I carry a little folded up piece of paper in my wallet of the London Underground tube map to help me find my way around the Tube network. It's also helpful to have a map to refer to when there are delays and cancellations on the tube network, and that's more usual than not - or maybe it just seems that way.

I found an underground map for the Apple iPhone, which has been specifically designed for the iPhone's screen size. A single jpg image doesn't work because when the image is optimised for the iPhone, the size and quality of the image is reduced, meaning station names can't be read.


How to use and install on the Apple iPhone

  1. Download the underground tube network files from this site.
  2. Import the archive contents into iPhoto.
  3. Create a new album called something you can remember, such as "Underground" and drag the photos into the folder
  4. Set your iPhone to sync with that album via iTunes.
  5. Navigate to your Photos on the iPhone and the album name you created. Simply scroll between each section of the tube network map.

I've also installed a WebApp which shows the current status of the Underground Network.

Underground Tube Network Status for Apple iPhone webapp

iPhone camera built from the packaging of the iPhone box


The Register recently posted...

Most iPhone owners probably just chucked the handset's box in the bin seconds after leaving the shop. Not designer Scot Hampton - instead, he turned Apple's packaging into a 35mm film camera.

erm, not me - I love the way Apple package their products, so I tend to keep the boxes declaring them just too beautiful to throw away. In fact their boxes are just as pretty as the kit inside them!


If you think this is just a mock up image, read more to find out that Scott has actually put the components of a film camera inside. Incredible. 


Mobile blogging from iPhone using TypePad, Blogger, Flickr

Sony Ericsson blogging client for Blogger.comI've been running a mobile blog site for a long time now (since 2006), and although my main blog has been rather quiet over the past few weeks, I've found time to reflect on some recent activities using my new iPhone. In the past, I have used the Sony Ericsson software on the handset to send photos captured by the mobile phone's camera straight to a Blogger.com site.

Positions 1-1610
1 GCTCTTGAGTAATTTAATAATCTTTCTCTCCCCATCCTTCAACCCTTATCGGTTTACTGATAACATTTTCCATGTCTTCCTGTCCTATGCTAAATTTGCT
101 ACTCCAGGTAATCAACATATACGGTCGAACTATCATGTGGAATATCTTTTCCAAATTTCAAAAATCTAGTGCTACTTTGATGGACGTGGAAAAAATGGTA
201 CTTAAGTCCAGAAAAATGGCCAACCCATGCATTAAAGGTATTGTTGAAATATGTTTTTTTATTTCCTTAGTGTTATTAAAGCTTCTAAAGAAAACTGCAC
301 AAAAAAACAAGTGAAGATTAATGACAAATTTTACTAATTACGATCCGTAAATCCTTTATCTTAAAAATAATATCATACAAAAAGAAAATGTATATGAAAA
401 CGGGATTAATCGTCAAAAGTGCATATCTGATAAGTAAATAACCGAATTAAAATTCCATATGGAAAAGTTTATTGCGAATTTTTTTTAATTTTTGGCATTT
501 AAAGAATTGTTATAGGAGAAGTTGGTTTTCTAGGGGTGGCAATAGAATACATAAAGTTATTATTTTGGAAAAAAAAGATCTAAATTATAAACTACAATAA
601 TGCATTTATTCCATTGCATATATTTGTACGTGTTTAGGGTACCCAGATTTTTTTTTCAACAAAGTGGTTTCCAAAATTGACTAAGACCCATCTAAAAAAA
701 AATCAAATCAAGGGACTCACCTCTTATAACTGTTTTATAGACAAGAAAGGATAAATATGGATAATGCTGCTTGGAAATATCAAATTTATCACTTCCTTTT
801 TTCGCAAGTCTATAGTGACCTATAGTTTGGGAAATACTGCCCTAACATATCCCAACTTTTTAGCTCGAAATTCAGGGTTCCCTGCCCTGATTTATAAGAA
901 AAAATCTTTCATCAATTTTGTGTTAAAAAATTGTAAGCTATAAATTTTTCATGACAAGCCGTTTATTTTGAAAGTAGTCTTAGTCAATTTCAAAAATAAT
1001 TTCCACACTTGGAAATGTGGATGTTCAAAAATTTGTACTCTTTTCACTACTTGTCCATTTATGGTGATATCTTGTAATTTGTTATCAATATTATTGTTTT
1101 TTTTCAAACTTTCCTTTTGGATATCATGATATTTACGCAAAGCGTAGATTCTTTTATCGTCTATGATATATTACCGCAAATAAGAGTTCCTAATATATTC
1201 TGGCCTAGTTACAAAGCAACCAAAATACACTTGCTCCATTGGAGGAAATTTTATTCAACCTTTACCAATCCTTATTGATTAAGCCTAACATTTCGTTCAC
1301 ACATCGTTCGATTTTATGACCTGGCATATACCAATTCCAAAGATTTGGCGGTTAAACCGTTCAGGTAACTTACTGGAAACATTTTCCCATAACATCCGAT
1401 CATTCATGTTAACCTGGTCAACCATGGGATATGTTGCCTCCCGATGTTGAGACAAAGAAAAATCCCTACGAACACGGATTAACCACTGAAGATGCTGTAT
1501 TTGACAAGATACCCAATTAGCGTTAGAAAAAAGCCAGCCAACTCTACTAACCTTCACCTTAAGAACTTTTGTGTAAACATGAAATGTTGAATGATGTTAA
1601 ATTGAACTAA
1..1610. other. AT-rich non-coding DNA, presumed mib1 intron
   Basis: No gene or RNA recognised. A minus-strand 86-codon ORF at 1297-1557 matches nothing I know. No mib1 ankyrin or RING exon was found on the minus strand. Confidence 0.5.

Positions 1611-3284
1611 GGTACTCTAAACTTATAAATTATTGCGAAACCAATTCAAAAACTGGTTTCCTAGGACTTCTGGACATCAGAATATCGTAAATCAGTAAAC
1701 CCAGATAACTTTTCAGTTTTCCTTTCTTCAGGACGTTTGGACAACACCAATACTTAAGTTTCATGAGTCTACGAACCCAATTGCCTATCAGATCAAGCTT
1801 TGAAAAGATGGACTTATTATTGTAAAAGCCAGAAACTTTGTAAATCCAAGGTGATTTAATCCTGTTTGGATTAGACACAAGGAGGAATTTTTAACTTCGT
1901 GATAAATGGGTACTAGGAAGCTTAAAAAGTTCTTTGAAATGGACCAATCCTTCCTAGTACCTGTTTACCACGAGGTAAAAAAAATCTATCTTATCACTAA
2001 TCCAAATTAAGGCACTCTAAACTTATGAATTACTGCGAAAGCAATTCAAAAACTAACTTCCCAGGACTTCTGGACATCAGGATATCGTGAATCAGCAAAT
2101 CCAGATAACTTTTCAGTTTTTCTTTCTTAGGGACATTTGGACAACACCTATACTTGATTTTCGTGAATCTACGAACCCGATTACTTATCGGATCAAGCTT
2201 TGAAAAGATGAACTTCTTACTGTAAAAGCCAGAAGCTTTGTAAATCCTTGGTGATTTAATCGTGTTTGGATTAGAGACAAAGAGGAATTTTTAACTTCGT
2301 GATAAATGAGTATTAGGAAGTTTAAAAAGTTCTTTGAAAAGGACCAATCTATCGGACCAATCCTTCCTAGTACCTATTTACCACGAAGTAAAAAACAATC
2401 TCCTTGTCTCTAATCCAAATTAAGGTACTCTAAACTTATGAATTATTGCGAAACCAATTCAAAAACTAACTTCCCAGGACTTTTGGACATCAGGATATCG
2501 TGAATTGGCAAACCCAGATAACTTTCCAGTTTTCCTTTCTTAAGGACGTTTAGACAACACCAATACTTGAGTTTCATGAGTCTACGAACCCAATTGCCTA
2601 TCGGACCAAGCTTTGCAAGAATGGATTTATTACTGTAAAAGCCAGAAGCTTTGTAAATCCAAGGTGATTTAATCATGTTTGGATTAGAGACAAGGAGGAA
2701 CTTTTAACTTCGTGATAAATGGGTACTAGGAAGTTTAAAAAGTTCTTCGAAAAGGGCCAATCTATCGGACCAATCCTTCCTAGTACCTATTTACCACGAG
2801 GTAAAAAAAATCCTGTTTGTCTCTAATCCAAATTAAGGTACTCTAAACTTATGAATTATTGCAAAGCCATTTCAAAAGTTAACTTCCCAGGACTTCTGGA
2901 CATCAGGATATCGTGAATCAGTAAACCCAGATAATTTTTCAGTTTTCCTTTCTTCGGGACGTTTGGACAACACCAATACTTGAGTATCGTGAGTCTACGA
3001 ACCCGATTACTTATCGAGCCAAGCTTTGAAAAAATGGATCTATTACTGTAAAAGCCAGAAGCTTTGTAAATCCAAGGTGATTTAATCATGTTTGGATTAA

Clearly this software wasn't available on the iPhone, but as with all sites that have a programmable API, there are plenty of other routes for creating blogs, many of them not new of course. Email to webpage technology allows web content to be authored within an email client and then published by sending an email which is read by the server and published. It's a really neat solution and although it has been around for at least the last 6 years it hasn't, for me, had a use until now.

The iPhone has a great web browser, and handles forms really well, so it's great for posting to any website. However, it won't allow you to upload photos because of the restrictions to being able to access the file system (with the exception of hacked iPhones.) The iPhone also has a great email client, which overcomes the problem of uploading images to a blog site.

iPhone email to web technology using Blogger.com

Using Blogger.com's email to blog option, I can take pictures on the iPhone, choose the Email Photo option and send it to a private address that only I know about, but one which Blogger.com receives and then publishes as a blog entry. A perfect solution, and quick too. Here are some of my most recent entries, all taken with an iPhone and blogged straight to Blogger.com using Mail.

Of course, it's not just Blogger.com that enables this technology as Flickr does this too, see my iPhone pictures on Flickr, in fact, you can see everyone elses iPhone pictures on Flickr.

Flickr will also publish your photos and accompanying annotation to most popular blog sites, or to any blog that supports xmlrpc, such as WordPress, Drupal, Movable Type.

For those of you who have a TypePad blog, the developers of TypePad have already created an iPhone interface.